That said, I'd love to see someone build a model of either of those projects. I've created 1/72-size drawings of the Model 412 if there is anyone out there who wants to give it a shot.

AlanG
 

hesham

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OK my dear Antonio,

but from this magazine,someone sent a drawings from it during the last years,and no one object,alright
if you want to delete it no problem.
 

ACResearcher

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Antonio, thank you for the offer, but the size of the reproductions are such that not much can be obtained from them. Just leave them up.

Hesham, can you post a link to the drawings to which you refer? Were they drawings from my articles? I suppose it is even possible that I posted some earlier drawings, but the article was submitted long enough ago that I don't recall doing so. And Hesham, if someone else DID post drawings/photos/etc. from a publication earlier does NOT give blanket permission for anyone else to. I would be especially cautious posting items from a publication that is relatively recent (say the past 24 months or so) and is available in back issues from the publisher as you are possibly violating the publication's copyright, the artist's copyright and could be costing the publication sales that help pay guys like me who dig this stuff up.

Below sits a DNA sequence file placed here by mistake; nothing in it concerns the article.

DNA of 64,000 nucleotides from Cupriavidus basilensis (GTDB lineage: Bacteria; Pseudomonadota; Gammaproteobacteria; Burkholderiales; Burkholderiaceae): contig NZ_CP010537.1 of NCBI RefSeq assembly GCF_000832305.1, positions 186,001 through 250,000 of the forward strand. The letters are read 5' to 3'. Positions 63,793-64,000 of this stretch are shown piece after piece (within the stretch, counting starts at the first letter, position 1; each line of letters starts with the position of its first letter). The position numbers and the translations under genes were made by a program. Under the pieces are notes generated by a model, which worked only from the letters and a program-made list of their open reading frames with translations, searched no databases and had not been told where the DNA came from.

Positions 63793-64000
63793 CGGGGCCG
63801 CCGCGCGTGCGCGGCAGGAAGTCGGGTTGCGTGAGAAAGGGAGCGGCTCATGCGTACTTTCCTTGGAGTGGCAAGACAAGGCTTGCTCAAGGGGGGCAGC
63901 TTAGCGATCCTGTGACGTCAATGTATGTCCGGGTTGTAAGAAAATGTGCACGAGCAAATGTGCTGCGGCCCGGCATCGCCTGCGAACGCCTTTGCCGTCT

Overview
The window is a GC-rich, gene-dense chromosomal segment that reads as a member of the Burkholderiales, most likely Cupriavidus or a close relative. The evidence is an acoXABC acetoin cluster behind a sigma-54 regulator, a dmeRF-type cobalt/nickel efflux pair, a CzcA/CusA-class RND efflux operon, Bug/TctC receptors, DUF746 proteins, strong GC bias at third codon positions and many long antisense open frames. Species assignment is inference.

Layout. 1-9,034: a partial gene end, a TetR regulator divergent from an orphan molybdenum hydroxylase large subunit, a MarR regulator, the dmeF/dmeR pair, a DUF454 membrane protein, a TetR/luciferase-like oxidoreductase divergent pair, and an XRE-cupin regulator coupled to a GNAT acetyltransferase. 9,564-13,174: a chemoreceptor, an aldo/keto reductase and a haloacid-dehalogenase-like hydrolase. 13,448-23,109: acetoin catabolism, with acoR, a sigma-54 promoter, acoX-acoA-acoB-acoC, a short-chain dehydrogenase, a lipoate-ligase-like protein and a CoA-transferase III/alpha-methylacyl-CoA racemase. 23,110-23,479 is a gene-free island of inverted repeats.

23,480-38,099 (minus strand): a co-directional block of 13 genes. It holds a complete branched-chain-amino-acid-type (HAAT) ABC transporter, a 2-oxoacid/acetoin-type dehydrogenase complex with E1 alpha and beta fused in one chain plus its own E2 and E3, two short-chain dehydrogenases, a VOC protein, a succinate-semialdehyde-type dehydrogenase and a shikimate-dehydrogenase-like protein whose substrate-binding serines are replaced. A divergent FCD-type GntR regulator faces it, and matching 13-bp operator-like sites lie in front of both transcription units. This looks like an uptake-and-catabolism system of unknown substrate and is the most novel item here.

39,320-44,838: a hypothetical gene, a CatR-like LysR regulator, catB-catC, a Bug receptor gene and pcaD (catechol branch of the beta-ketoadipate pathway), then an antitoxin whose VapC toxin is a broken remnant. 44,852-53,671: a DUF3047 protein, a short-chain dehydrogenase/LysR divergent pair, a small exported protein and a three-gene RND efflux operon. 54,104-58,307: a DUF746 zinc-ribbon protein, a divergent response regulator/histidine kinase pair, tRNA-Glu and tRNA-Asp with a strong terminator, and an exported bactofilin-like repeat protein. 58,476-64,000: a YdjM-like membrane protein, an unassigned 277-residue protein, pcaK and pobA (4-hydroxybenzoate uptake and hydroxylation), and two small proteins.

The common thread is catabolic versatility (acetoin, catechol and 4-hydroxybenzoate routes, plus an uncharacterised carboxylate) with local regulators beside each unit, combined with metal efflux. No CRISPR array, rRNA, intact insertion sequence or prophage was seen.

AlanG
 

hesham

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At first,sorry my dear Alan,

I didn't know they were from you,and for the link,it was from The Aviation Historian No.28 itself.
 

lark

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Wile reading the excellent article by Allan G in TAH No 28 I saw that the sideview of the
Douglas DS-300B was strongly looking like that of the so called Douglas 100ton bomber project.
Was there any relation between these designs ?
 

ACResearcher